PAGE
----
Spanish Language Bloggers a Growing Consumer Influence

September 2, 2010 by Acclaro
Category: Marketing, International & Global Translation Services

latismThe number of Hispanic women starting blogs hit a peak last year, with 63% of Latina bloggers founding their blog in 2009, according to the LATISM Bloguera Survey, which questioned 939 respondents in the United States and Latin America.

There's been a steady increase in the number of blogs authored by Latinas since 2006 to date, and projections indicate that the number will continue to increase throughout 2010, the study found.

"Through blogging, they have planted themselves right at the epicenter of merging worlds: between tradition and modernity, between off-line and on-line, between English and Spanish, between American and Latino cultures," observed Ana Roca-Castro, Chair and Founder of Latinos in Social Media (LATISM).

Considering the vast projected growth of the Spanish-speaking population in the U.S. and their spending power, these Latina bloggers are certainly something to watch for companies looking to track this emerging online consumer segment.

Facebook Beyond Borders

August 30, 2010 by Ana Yoerg
Category: Marketing, International & Global Translation Services

7 eleven facebook chineseFacebook's global user base hit the 500 million mark last month, the company reported, leaving marketers and advertisers in the U.S. and abroad wondering, how can I get a piece of that audience?

It makes sense: The purpose of social networking is to share information about yourself in an online profile, connect with others and communicate. Theoretically, fan pages on Facebook should be the perfect method for increasing brand awareness, and ads served to Facebook users should be highly targeted and relevant. At the beginning of the year, eMarketer even predicted a near-40% increase in Facebook advertising spend.

But what happens when you're dealing with an audience that is not entirely native English speakers? How do you adapt and expand your Facebook strategy to make sure you're not losing out on consumers in key language markets?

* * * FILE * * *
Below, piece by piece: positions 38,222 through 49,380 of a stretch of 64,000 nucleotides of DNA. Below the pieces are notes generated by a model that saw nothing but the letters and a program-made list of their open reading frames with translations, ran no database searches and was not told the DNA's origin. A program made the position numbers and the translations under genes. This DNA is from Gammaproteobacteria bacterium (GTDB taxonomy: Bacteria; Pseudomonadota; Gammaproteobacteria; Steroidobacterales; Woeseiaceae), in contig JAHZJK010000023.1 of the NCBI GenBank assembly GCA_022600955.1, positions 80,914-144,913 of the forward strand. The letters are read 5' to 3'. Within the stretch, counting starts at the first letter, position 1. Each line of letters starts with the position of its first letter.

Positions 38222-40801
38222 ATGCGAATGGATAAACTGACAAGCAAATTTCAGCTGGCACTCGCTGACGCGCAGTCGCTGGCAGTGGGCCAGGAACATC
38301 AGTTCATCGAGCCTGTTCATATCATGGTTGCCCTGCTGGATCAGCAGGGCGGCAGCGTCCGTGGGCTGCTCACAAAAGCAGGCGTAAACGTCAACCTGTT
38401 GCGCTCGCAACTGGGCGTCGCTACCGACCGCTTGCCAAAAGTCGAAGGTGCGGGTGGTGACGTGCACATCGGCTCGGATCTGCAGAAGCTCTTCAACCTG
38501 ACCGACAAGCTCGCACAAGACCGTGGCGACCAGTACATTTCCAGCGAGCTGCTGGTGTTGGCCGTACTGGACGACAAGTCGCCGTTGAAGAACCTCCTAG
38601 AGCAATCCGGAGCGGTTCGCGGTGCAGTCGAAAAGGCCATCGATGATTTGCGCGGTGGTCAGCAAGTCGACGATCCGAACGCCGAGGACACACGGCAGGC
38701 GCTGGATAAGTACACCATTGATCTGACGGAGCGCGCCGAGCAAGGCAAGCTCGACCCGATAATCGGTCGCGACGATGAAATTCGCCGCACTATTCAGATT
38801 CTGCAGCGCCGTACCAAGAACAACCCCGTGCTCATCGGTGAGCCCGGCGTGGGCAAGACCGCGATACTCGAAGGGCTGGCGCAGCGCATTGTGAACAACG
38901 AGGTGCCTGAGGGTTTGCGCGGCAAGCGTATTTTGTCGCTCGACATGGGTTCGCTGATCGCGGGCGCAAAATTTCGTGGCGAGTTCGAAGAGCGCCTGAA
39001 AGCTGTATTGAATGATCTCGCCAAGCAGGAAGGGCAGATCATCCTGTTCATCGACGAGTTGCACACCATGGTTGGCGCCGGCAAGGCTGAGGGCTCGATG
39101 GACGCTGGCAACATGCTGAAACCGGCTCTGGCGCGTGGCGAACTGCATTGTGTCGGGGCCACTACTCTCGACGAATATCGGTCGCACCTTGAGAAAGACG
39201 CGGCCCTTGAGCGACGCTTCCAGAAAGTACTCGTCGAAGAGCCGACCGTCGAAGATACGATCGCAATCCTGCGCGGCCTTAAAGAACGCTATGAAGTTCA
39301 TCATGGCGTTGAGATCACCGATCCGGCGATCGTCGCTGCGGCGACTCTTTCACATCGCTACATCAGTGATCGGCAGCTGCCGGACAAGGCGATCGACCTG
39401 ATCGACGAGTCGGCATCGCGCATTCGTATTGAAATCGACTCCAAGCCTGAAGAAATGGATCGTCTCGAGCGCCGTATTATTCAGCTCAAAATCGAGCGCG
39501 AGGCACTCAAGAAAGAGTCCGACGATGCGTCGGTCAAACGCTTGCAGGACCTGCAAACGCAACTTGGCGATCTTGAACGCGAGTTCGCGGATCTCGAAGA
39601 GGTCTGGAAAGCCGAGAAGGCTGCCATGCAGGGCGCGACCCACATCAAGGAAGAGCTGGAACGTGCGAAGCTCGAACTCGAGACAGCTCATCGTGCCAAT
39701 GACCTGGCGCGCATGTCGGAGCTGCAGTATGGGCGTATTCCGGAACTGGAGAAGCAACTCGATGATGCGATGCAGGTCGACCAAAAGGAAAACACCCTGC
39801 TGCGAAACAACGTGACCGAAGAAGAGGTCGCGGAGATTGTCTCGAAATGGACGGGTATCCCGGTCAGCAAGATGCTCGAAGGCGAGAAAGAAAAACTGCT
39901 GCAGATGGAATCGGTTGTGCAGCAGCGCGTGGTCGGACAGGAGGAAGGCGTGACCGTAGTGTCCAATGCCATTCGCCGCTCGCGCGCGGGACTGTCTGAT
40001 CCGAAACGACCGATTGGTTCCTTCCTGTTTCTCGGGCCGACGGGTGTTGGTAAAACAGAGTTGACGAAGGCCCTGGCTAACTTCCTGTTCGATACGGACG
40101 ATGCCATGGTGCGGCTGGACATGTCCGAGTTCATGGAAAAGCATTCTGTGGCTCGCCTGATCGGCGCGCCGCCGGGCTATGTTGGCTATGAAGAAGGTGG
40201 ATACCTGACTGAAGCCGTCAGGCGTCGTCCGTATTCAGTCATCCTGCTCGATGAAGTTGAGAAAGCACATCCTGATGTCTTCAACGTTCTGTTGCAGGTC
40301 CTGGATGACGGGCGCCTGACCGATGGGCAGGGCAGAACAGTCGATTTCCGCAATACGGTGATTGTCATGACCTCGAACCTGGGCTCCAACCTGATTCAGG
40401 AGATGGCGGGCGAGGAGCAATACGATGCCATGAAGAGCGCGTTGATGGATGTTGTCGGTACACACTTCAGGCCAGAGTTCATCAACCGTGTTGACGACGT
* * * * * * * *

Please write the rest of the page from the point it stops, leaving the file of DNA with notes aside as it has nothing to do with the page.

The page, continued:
Trend Alert: Foreign Language Media Gaining Ground

August 26, 2010 by Ana Yoerg
Category: International & Global Translation Services

al jazeeraWho knew what Al-Jazeera was 10 years ago? Not many people in the U.S., that's for sure. The only access that Americans had to foreign language media sources was through special cable subscriptions, and a lot of foreign channels were simply not available in many American markets.

That's no longer the case. Satellite television has brought foreign channels into many American homes. And as people consume media in an increasingly diverse amount of ways beyond newspapers and television, other media sources are getting attention from Westerners.

From North Korea's national Twitter account, in which anyone in the world can read the "pronouncements of the state," to TwoFour54, an Abu Dhabi-based media company that uses TV, radio, film and video games to broadcast its message, foreign language media sources are gaining strength.

How To: Capture the U.S. Hispanic Market

"The concept of an 'average American' is gone, probably forever."

- Peter Franchese, founder of American Demographics magazine

The 2010 census was the first time that the U.S. government made a concerted effort to include all multilingual immigrant groups, and as a result it will likely show the U.S. as it is: a truly multicultural nation, a multigenerational society and a multi-segmented household economy.